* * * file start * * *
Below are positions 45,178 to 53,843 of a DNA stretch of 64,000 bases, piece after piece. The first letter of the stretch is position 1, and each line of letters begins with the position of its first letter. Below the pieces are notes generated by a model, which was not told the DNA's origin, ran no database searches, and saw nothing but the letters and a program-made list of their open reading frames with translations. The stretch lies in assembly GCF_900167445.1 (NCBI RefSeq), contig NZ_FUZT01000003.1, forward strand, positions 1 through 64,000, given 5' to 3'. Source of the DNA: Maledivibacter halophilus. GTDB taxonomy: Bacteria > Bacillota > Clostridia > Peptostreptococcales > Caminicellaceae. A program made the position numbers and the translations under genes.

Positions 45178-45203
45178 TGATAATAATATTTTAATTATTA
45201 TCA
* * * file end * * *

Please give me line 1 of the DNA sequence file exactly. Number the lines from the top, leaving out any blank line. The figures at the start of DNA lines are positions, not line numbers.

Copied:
Below are positions 45,178 to 53,843 of a DNA stretch of 64,000 bases, piece after piece. The first letter of the stretch is position 1, and each line of letters begins with the position of its first letter. Below the pieces are notes generated by a model, which was not told the DNA's origin, ran no database searches, and saw nothing but the letters and a program-made list of their open reading frames with translations. The stretch lies in assembly GCF_900167445.1 (NCBI RefSeq), contig NZ_FUZT01000003.1, forward strand, positions 1 through 64,000, given 5' to 3'. Source of the DNA: Maledivibacter halophilus. GTDB taxonomy: Bacteria > Bacillota > Clostridia > Peptostreptococcales > Caminicellaceae. A program made the position numbers and the translations under genes.